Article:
Regarding the Big Three automakers, House Speaker Nancy Pelosi says:
I believe an intervention will happen, either legislatively or from the administration. I think it's pretty clear that bankruptcy is not an option.
Where have we heard this sort of talk before? Where haven't we?
"In these challenging times, when we are facing both rising deficits and a sinking economy," President-elect Obama said last week, "budget reform is not an option." He added, "It's a necessity," but the statement probably would have been more accurate if he hadn't.
The next day, USA Today editorialized that Obama's stimulus package "must be bold because timidity is not an option in these dire times." So much for budget reform.
Also last week, A.P. explained that Citibank's failure "is not an option," while Alistair Darling, Britain's chancellor of the exchequer, said taxes must go up because "doing nothing is not an option."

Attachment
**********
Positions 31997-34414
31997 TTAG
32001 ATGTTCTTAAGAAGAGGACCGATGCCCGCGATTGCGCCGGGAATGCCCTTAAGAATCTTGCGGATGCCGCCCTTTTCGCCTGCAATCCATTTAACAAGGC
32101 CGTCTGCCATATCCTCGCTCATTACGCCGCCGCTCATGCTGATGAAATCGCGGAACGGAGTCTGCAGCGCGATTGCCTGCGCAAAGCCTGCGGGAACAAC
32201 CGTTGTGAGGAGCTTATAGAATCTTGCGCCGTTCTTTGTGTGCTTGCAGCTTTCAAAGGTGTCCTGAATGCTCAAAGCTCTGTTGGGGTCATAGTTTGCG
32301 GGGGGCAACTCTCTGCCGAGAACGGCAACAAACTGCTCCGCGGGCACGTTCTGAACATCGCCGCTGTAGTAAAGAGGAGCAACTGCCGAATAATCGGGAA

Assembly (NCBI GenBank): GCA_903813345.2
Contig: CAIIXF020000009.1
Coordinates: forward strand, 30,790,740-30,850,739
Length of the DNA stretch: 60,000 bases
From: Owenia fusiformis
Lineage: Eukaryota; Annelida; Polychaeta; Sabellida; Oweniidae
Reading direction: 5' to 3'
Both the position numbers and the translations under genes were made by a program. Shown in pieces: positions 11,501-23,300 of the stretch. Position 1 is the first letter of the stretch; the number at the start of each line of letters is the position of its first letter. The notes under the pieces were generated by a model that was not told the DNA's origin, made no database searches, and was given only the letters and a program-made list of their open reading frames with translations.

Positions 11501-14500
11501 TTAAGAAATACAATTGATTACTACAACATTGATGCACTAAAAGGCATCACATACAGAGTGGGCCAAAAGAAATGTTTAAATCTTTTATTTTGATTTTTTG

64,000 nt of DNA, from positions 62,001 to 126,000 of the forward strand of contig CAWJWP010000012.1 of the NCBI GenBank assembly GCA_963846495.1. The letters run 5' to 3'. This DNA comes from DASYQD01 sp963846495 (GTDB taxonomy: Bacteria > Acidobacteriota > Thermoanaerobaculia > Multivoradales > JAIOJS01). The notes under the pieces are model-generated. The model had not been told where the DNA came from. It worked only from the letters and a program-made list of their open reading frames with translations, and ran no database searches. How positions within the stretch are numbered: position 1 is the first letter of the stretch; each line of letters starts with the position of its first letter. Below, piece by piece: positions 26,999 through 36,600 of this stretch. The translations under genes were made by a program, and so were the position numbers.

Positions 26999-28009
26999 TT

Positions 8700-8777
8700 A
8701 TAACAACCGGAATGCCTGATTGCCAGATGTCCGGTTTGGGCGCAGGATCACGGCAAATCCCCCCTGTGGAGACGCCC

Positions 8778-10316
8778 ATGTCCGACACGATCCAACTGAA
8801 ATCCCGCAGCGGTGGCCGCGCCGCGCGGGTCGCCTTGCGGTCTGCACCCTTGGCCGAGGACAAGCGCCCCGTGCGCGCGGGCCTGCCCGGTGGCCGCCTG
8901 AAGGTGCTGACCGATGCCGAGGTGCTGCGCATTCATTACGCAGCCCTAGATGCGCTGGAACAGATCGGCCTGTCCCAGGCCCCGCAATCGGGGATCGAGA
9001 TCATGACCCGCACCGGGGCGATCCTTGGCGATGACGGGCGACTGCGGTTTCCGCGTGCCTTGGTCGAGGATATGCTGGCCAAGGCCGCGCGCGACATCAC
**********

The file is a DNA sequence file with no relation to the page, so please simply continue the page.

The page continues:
In his November 18 speech on global warming, Obama insisted that "delay is no longer an option."
Back in September, when Treasury Secretary Henry Paulson was drumming up support for his $700 billion plan to encourage lending by purchasing "troubled assets" from financial institutions, Sen. Robert Bennett (R-Utah) announced that "we have to do something," because "inaction is not an option." A few days later, Republican presidential candidate John McCain, possibly after reading David Broder's column on the subject, concurred. A month and a half later, after getting the $700 billion he had demanded, Paulson officially abandoned the plan whose nonimplementation he had declared a nonoption.